Any QUESTIONING of the efficacy of the PCV Valve Mod can get a poster BANNED from one or more motorcycle forums, Drifter! Be very careful about where you express any doubts! :)

Eschewing the PCV Valve Mod, you deny yourself not only the increased power allegedly available, but also the claimed additional fuel mileage, lower oil consumption, enhanced engine compression braking, and improved ring seating.

The MC Mod may indeed be a valid improvement; I simply cannot understand how the increased power is produced, given the sacrifice of 15 crankshaft degrees of valve overlap . . . cut that's jus ME! :)
 

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Food for thought,
,,,,,,,,,,, Freshly assembled per Schnitz Instructions, (As in, I can't believe how DRY they want this thing!) NOT Yet Started (Wednesday 4-29-15)! 124 PSI.

Started instantly! As in, was at TDC compression stroke. 2 full rotations of the engine, 4 Cycles! Down on the 'dead' power stroke, Up on a wasted Exhaust stroke, Down on the Intake stroke (full carb, on full 'choke'), UP on the Compression stroke and Running!
This little snip-it of information makes me wonder.
"Why couldn't Tom Schmitz and others kick-start their '08 and newer models after spending the time and money to convert?"

I had witnesses/spectators to the ease of start-up.

Maybe this statement belongs in the kick-starter thread?
 

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Discussion Starter #11
I can see how the pcv could cause better ring seating and braking with the engine because the vacuum created by the pcv, better gas mileage and less oil burning...seems it would be the opposite making the engine work harder and pulling more oil up on the cylinder wall. Maybe the valve timing is enough to to eliminate the vacuum created, if so that would end the better ring sealing which was the purpose of the mod to start with. After seeing that small hole in the airbox where the vent hose is connected caused me to rethink this mod and the reason Kaw did it this way. Maybe it works for some oil burning engines? Give it a try tell us how it works for your bike.

Some things you do not question. How long before i get banned here?
 

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I can see how the pcv could cause better ring seating and braking with the engine because the vacuum created by the pcv, better gas mileage and less oil burning...seems it would be the opposite making the engine work harder and pulling more oil up on the cylinder wall. Maybe the valve timing is enough to to eliminate the vacuum created, if so that would end the better ring sealing which was the purpose of the mod to start with. After seeing that small hole in the airbox where the vent hose is connected caused me to rethink this mod and the reason Kaw did it this way. Maybe it works for some oil burning engines? Give it a try tell us how it works for your bike.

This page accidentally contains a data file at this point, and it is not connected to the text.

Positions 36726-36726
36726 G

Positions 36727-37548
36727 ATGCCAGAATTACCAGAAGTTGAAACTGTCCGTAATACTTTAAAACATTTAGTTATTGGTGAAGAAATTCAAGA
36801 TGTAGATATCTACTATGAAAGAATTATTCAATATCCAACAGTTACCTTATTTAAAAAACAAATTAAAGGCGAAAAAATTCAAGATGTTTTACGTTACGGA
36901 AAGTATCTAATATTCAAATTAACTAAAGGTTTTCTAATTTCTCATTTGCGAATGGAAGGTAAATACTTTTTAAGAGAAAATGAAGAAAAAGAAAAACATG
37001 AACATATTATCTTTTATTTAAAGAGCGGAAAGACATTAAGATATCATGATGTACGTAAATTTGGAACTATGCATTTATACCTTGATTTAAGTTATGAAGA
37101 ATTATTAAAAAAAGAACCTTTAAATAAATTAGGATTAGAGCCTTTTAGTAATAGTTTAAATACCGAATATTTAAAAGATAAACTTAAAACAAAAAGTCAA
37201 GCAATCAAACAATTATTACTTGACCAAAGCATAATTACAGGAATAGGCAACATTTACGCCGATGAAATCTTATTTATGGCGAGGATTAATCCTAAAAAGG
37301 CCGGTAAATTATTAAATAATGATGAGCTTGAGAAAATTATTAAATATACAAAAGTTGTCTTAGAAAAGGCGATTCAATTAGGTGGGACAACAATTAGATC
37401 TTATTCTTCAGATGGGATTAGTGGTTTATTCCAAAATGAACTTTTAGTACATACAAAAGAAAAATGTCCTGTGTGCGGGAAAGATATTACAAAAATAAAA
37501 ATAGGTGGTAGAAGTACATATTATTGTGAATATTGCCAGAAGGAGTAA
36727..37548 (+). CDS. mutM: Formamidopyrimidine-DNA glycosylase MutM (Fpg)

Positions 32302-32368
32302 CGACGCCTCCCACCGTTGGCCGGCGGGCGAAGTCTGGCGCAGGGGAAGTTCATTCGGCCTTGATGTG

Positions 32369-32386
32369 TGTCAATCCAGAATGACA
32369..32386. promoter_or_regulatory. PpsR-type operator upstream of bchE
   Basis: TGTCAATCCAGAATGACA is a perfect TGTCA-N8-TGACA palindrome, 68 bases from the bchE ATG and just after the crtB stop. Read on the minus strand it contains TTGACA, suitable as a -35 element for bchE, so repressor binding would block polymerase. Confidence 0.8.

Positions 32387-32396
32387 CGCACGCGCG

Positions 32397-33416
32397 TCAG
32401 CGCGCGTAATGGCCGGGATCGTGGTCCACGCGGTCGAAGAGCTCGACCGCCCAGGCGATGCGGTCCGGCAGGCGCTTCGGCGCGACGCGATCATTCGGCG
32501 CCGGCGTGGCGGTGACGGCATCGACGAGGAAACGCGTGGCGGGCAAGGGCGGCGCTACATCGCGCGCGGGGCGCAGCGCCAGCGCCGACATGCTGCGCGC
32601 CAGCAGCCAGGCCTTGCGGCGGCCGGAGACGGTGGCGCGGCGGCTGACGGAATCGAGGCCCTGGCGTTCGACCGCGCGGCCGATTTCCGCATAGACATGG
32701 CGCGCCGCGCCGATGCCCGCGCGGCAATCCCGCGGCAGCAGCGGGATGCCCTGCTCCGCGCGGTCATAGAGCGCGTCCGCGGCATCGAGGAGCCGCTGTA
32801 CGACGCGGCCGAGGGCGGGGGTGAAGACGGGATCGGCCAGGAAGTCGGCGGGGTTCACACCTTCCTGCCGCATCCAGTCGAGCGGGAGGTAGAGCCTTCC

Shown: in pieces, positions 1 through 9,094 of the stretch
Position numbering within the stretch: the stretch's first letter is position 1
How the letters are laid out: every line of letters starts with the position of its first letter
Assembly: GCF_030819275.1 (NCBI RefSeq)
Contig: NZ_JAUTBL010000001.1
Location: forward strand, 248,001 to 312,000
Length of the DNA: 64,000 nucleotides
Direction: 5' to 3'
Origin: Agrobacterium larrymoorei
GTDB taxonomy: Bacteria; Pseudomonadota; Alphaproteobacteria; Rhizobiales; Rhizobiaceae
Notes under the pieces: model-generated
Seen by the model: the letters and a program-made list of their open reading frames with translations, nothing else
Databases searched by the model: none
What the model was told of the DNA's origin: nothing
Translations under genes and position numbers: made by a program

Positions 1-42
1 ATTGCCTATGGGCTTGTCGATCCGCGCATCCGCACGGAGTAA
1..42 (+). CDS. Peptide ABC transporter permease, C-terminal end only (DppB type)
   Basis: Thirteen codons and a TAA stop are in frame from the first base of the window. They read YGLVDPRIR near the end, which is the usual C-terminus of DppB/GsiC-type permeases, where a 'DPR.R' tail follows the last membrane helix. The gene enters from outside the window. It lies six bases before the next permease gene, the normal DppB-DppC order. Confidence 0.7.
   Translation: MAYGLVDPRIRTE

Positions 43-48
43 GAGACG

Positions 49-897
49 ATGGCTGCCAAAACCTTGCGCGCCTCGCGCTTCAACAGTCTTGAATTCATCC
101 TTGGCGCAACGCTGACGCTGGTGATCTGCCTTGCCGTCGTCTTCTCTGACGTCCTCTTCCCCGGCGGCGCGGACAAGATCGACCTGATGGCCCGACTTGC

Some things you do not question. How long before i get banned here?
Actually, Drifter, in actual tests, no vacuum has ever been measured in the crankcase of a KLR650 engine with PCV Mod installed; whether spring-and-ball valve or vane-type, no vacuum. Rather, an over-pressure (compared to atmospheric) exists in the running engine's crankcase . . .

Nevertheless, the operational enhancements mentioned (i.e., more power, better fuel mileage, lower oil consumption, improved engine compression braking, enhanced ring sealing) have been reported by users firmly convinced of these benefits.

I think the reasons Kawasaki "did it this way" (i.e., valveless vent hose to atmospheric pressure side of air box) was: 1. Engine as-built passes current emission standards, and 2. Intake backfire dynamics adequately managed by baffle arrangement (a major function of a "real" PCV valve in an automobile is preventing intake backfire flame from entering crankcase, where combustible mixture may exist). DISCLAIMER: Conjecture on my part; don't know why Kawasaki, "did it this way!"

Fear not banning for expressing your opinions, generally, on this website; or . . . even for questioning concepts . . . depending somewhat, perhaps, on the mood/attitude of the moderator poised over the banning button! :)
 

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...Some things you do not question. How long before i get banned here?
Yer gonna have to try real hard to get banned here.

Generally we just love a good discussion.

Some of us will question everything that doesn't have a logical explanation, doesn't pass the sniff test, or will, at the very least, make for a good argument. Some of us want to understand 'how' and 'why'. 'It just works' is fine, but what do you learn if you can't understand the how and the why?

The sort of conversations that you'll find here are the sort of conversations you'd find around a friendly campfire. Anything and everything is fair game for discussion as long as it stays the way you'd do it in meat-space. If you think that something you'd say in meat-space would get your ass kicked there, it'll happen here. If not, not.

Aside from spammers and porners, I think we've banned mebbe three or four people in the past few years. That says a lot about the caliber of people on this forum. Gentlemen and scholars, all.

Tom
 

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Damocles,